In a place that perhaps you’ve seen in your dreams
The other day, I went by the Asian supermarket in West Edmonton Mall and I treated myself to a bottle of melon soda. I got hooked on this stuff when I was in Japan. It’s a soft drink, a deep green in colour, and it tastes like a honeydew melon. Or a cantaloupe. A melon of some kind, hence the name. I cracked open the bottle and took a whiff. Perhaps what I’ve missed the most was the smell. It smells sticky-sweet, but in an artificial way. It smells smooth and plastic. The odour brings to mind a strange mixture of chemicals that no one in their right mind would take into their body. But it is a sweet scent nonetheless, one that simply demands you drink it. And that’s exactly what I did, and the flavour brought back a flood of memories of hanging out with my coworkers after work in a Kumagaya Italian restaurant.
Though I try, I keep forgetting
I constantly seem to notice that that Japan is the different-culture-fad right now. Saturday morning line-ups are filled with Japanese cartoons, and we’ve reached the point where they don’t even bother giving the characters English names. About every week, I’m finding another article in the paper trying to analyze the culture of Japan; especially it’s pop culture. Getting tattoos of Japanese characters hasn’t reduced in popularity any. And it’s this filtering in of Japanese culture into pop culture that troubles me somewhat. I see the tattoos, I read the newspaper articles, and I can’t help but think, “This is not the Japan I remember.”
In their enthusiastic cloud
Granted, my experience as an English teacher was much different from the average person who does it. The average person will spend several months before leaving attempting to master the language, and then, upon arrival, do whatever they can to assimilate into the culture. They try their hardest to become Japanese. But I didn’t do that. I thought of what I was doing in Japan as just another job. My parents lament that I still haven’t told enough of my experiences in Japan. But what’s to tell? I got up every morning, went to work, did my job, then went home. I spent my weekends just hanging around town and getting into mischief, or heading into the city to foolishly blow my paycheque. A friend once asked me why I wasn’t working to assimilate into the culture. “Do you really want to feel like an outsider for your whole time here?” he asked. I responded by telling him that, as a friendless nerd for most of my life, I’ve always felt like an outsider, so I failed to see how going to another country should change things.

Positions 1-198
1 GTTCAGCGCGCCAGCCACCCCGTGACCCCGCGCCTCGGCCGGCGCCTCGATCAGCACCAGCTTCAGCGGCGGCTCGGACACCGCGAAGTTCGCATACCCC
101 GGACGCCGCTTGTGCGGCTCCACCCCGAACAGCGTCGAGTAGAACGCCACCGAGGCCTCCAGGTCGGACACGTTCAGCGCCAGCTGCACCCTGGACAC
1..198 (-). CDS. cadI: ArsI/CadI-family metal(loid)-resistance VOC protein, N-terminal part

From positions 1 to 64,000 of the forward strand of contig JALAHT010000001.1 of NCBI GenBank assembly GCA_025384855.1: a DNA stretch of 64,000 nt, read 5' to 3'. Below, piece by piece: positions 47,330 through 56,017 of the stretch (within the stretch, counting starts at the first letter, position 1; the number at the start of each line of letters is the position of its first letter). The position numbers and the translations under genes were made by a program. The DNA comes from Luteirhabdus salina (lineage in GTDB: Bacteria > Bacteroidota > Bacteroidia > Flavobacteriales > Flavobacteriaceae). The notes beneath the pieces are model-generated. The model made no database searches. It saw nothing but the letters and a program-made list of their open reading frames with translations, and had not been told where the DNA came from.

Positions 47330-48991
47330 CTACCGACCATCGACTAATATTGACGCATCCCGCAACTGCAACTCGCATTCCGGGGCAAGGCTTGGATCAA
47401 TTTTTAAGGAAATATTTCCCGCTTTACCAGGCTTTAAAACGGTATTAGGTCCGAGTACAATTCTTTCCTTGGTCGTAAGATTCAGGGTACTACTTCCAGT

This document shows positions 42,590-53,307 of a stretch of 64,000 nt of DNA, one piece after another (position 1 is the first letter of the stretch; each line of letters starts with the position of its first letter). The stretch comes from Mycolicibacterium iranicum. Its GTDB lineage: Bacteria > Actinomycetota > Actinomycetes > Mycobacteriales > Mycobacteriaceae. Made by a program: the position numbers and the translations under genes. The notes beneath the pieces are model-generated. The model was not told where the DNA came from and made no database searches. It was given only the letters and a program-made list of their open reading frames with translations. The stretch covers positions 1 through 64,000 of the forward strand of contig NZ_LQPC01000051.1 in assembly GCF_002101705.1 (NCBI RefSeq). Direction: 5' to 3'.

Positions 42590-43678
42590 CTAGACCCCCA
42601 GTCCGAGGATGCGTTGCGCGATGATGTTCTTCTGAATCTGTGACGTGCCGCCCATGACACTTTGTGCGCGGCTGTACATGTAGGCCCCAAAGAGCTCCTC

There’s something very wrong.
I guess what irks me the most about all the articles trying to explain Japan to the average Canadian has to be the little facts that they always miss. Like the fact that it rains. A lot. Especially in the rainy season. Or that, yeah, the bullet trains are fast and comfy, but they’re freaking expensive. Every time I read an article explaining how the cartoons are all so mature and meant for an adult audience, I always laugh uncontrollably. No matter how many times you tell me that, I always go back to a student of mine. We were talking about Japanese cartoons and she turned to me and said, “You do know that it’s all meant for kids, right?” It’s all meant for kids. Keep that in the back of your mind next time one of your nerd friends who’s never left the country goes on a rant about the brilliance of Sailor Moon.
My hopes, my dreams, my fantasies
Or perhaps it’s because reading these articles brings up a lot of unpleasant memories. People are always surprised when I tell them that going to Japan was one of the biggest mistakes I’ve made in my life. I came back having made a lot more enemies than friends, and that’s always a sign that you did something very, very wrong.
An emptiness began to grow
It all stems from how I ended up in Japan. I never wanted to go. I had no interest in going. It was a belief that caused a rift between me and a friend who chose to go right out of university. Well, the rift started because, when I was bitching about how my life was going no where, she said, “Well, why don’t you go to Japan and teach English?” That was good for a 10 minute rant from me about how people who do that fresh out of university are nothing but nerds afraid of the real word, unsure of their hopes and dreams, and figure that they can find comfort in a live-action version of all those Astro Boy reruns. She didn’t speak to me for three days, and it was finally her boyfriend that told me that she had already chosen to go to Japan after university, and that I really offended her with my rant.